This is the definitive collection of Shirley Jackson's short stories, including 'The Lottery' - one of the most terrifying and iconic stories of the twentieth century, and an influence on writers such as Neil Gaiman and Stephen King. 'Shirley Jackson's stories are among the most terrifying ever written' Donna Tartt In these stories an excellent host finds himself turned out of home by his own guests; a woman spends her wedding day frantically searching for her husband-to-be; and in Shirley Jackson's best-known story, a small farming village comes together for a terrible annual ritual. The creeping unease of lives squandered and the bloody glee of lives lost is chillingly captured in these tales of wasted potential and casual cruelty by a master of the short story. Shirley Jackson's chilling tales have the power to unsettle and terrify unlike any other. She was born in California in 1916. When her short story The Lottery was first published in The New Yorker in 1948, readers were so horrified they sent her hate mail; it has since become one of the greatest American stories of all time. Her first novel, The Road Through the Wall, was published in the same year and was followed by five more: Hangsaman, The Bird's Nest, The Sundial, The Haunting of Hill House and We Have Always Lived in the Castle, widely seen as her masterpiece. Shirley Jackson died in her sleep at the age of 48. 'An amazing writer ... if you haven't read any of her short stories ... you have missed out on something marvellous' Neil Gaiman 'Her stories are stunning, timeless - as relevant and terrifying now as when they were first published ... 'The Lottery' is so much an icon in the history of the American short story that one could argue it has moved from the canon of American twentieth-century fiction directly into the American psyche, our collective unconscious' A. M. Homes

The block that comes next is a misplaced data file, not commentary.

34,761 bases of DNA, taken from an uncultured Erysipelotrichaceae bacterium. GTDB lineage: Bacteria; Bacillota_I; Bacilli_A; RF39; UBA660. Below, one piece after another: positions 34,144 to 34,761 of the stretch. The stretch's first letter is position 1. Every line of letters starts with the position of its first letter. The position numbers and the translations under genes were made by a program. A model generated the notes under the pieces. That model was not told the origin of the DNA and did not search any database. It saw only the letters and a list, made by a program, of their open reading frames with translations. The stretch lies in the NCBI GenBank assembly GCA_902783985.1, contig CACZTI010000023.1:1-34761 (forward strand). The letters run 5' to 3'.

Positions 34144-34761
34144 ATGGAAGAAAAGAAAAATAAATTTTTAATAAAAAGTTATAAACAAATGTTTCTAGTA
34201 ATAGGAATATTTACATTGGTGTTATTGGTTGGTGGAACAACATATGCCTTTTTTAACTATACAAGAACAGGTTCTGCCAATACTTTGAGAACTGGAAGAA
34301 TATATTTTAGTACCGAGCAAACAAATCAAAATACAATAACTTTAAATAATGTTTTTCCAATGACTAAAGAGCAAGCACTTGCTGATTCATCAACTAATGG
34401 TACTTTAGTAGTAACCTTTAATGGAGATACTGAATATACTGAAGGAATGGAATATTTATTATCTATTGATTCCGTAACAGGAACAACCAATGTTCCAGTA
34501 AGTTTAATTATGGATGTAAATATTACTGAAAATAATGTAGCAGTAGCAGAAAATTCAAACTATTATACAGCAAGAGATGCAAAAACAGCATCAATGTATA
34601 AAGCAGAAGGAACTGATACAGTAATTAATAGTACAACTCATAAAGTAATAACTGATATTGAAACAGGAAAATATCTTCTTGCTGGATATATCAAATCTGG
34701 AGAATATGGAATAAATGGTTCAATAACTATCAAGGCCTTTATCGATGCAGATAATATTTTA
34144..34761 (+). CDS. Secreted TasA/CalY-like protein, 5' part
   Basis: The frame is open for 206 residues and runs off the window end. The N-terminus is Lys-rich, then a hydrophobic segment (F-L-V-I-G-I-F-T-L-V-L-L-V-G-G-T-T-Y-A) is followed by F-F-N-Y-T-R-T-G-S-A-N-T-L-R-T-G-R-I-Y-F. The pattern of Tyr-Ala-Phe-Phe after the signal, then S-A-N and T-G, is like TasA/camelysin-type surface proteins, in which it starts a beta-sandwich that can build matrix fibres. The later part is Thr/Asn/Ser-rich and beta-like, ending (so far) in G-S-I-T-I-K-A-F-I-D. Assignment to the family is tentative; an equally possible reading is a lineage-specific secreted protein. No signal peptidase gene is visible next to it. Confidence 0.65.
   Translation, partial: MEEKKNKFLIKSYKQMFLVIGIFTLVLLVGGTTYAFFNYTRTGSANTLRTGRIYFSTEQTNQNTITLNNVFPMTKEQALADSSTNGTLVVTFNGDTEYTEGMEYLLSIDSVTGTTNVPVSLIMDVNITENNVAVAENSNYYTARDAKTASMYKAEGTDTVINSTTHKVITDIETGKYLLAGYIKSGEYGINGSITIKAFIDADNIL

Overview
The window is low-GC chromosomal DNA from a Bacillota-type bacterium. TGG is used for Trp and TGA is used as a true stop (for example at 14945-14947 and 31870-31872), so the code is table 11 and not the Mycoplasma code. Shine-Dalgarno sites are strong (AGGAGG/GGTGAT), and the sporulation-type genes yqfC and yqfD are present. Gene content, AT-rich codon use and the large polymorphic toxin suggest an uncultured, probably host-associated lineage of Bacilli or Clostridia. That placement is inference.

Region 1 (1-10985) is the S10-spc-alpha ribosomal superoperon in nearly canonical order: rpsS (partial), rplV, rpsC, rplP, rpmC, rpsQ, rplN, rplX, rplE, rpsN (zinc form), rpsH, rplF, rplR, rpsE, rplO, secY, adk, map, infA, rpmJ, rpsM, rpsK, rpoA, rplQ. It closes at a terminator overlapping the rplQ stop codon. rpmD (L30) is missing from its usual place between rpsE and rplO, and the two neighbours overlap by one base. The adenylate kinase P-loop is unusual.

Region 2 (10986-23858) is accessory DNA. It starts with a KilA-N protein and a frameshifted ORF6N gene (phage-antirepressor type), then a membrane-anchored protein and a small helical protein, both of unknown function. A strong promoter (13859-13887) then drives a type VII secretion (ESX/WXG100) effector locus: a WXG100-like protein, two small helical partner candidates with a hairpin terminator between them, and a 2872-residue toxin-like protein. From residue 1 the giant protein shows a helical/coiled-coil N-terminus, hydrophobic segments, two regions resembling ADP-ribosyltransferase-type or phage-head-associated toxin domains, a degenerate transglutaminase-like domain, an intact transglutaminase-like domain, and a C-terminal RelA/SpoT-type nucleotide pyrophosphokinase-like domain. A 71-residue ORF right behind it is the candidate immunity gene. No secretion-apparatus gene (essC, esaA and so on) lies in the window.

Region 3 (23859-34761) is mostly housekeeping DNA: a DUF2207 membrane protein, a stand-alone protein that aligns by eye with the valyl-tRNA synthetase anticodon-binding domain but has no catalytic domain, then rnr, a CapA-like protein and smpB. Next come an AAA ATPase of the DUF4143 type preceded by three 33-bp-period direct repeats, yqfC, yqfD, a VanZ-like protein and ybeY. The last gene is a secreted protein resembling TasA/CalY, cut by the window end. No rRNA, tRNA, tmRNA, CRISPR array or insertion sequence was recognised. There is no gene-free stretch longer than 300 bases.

Essay from the year 2008 in the subject American Studies - Literature, grade: A, , course: American Literature, language: English, abstract: Shirley Jackson’s short story “The Lottery” was first published in the New Yorker, in 1948 and it aroused a lot of controversy among the newspaper’s readers. Those who read Jackson’s story were totally confused and unable to understand the author’s intentions. In 1948 issue of the San Francisco Chronicle Jackson accounted for her reasons behind writing the story: Explaining just what I had hoped the story to say is very difficult. I suppose, I hoped, by setting a particularly brutal ancient rite in the present and in my own village to shock the story’s readers with a graphic dramatization of the pointless violence and general inhumanity in their own lives. (Jackson in Kosenko 1985: 27) Although the author succeeded in startling the readers, the motives for portraying the American society in such a way were still unclear. Is there any correspondence between the writer’s personal experiences and the image of society she depicts in “The Lottery”? First of all, the village described in the story seems to be similar to a rural area in which Jackson lived when she wrote it. Secondly, the short story villagers’ violence may have its origin in an incident from Shirley Jackson’s life. She created the story after she had been pelted with stones by some school children while she had been going home. What is more, Lynette Carpenter makes the interesting remark that Jackson had a tendency to bestow her own features of character on her heroines.
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Morality. Relativity. Right and Wrong. These are the complicated issues we face today. Everyone has an opinion, but who has the answer? Tony Evans refuses to let the voice of God be drowned out amidst the clamor of the crowd.
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